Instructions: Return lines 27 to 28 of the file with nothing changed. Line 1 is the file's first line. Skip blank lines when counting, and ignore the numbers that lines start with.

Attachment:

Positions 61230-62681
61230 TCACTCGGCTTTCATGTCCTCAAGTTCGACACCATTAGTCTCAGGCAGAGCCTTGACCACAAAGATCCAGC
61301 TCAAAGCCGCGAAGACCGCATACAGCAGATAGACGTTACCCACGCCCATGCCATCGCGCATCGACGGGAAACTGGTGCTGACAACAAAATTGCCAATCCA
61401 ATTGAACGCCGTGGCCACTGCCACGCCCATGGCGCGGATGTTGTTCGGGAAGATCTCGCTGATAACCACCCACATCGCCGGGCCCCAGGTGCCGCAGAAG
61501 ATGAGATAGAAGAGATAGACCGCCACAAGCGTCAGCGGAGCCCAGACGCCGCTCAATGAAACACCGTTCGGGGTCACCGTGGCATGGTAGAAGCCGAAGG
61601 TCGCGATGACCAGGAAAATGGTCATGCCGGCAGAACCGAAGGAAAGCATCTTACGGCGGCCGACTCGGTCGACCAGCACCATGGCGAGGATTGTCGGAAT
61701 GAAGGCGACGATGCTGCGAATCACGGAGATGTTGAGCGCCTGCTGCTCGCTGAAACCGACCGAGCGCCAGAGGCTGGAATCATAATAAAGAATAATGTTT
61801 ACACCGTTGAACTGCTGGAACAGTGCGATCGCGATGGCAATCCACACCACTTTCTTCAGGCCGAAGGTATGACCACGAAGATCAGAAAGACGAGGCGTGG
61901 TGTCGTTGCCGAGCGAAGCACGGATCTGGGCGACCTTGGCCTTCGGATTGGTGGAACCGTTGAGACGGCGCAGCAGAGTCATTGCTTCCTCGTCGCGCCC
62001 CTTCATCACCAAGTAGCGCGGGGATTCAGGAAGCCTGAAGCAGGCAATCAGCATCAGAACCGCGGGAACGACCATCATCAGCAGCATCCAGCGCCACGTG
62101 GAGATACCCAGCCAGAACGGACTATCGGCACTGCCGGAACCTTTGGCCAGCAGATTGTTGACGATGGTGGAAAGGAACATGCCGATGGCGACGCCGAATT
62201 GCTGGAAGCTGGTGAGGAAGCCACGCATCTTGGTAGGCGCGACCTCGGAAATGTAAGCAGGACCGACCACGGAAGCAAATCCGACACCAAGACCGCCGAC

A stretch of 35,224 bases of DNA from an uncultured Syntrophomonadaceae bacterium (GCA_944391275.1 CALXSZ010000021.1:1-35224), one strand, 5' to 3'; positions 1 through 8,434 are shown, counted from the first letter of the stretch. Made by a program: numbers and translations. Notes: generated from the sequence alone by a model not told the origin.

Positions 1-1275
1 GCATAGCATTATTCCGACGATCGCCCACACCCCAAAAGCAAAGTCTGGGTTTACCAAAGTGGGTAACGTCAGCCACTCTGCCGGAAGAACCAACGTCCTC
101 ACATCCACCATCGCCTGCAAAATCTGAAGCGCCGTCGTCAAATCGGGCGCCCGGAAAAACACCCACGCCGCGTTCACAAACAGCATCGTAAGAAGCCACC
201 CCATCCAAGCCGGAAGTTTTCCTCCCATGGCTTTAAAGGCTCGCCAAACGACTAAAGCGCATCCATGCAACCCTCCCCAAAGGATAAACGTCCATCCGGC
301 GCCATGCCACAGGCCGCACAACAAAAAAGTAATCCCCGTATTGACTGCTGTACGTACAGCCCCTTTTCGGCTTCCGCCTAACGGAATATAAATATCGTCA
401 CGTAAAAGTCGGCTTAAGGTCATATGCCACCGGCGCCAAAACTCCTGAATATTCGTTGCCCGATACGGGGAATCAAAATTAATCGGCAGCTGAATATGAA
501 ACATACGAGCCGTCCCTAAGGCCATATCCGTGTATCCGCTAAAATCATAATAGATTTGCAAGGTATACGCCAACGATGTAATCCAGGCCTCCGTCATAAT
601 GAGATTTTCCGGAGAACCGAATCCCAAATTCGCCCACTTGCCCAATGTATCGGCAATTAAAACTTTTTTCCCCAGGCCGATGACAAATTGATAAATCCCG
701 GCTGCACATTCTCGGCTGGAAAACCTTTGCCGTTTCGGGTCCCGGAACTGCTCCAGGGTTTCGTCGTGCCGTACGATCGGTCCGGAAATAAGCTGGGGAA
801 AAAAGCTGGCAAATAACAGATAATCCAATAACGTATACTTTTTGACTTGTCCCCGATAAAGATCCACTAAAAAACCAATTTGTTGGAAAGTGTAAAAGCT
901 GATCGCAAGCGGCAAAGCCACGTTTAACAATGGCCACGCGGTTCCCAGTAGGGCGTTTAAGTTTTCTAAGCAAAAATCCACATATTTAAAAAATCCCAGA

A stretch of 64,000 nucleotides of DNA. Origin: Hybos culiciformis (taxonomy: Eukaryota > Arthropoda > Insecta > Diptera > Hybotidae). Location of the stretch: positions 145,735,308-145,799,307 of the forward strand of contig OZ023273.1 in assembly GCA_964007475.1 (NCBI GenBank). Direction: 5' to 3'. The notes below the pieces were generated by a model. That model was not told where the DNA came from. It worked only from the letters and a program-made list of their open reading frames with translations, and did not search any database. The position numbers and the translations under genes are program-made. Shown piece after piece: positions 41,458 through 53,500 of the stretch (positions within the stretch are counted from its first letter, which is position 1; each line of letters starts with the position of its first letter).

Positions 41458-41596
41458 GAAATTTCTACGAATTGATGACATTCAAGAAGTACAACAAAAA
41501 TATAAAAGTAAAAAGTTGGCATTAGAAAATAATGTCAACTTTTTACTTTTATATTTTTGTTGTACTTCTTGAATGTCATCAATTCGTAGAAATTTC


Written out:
41458 GAAATTTCTACGAATTGATGACATTCAAGAAGTACAACAAAAA
41501 TATAAAAGTAAAAAGTTGGCATTAGAAAATAATGTCAACTTTTTACTTTTATATTTTTGTTGTACTTCTTGAATGTCATCAATTCGTAGAAATTTC